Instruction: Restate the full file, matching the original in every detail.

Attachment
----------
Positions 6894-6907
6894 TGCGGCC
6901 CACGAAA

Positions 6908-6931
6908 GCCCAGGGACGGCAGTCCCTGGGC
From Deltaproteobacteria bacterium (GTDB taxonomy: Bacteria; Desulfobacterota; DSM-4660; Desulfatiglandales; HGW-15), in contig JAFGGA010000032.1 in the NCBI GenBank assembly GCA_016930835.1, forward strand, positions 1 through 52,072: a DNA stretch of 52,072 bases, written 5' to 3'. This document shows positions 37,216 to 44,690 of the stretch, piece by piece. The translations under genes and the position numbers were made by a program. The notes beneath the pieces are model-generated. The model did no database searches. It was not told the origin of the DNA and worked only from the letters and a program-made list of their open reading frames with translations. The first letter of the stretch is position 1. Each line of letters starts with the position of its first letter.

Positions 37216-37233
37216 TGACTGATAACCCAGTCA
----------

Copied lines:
Positions 6894-6907
6894 TGCGGCC
6901 CACGAAA

Positions 6908-6931
6908 GCCCAGGGACGGCAGTCCCTGGGC
From Deltaproteobacteria bacterium (GTDB taxonomy: Bacteria; Desulfobacterota; DSM-4660; Desulfatiglandales; HGW-15), in contig JAFGGA010000032.1 in the NCBI GenBank assembly GCA_016930835.1, forward strand, positions 1 through 52,072: a DNA stretch of 52,072 bases, written 5' to 3'. This document shows positions 37,216 to 44,690 of the stretch, piece by piece. The translations under genes and the position numbers were made by a program. The notes beneath the pieces are model-generated. The model did no database searches. It was not told the origin of the DNA and worked only from the letters and a program-made list of their open reading frames with translations. The first letter of the stretch is position 1. Each line of letters starts with the position of its first letter.

Positions 37216-37233
37216 TGACTGATAACCCAGTCA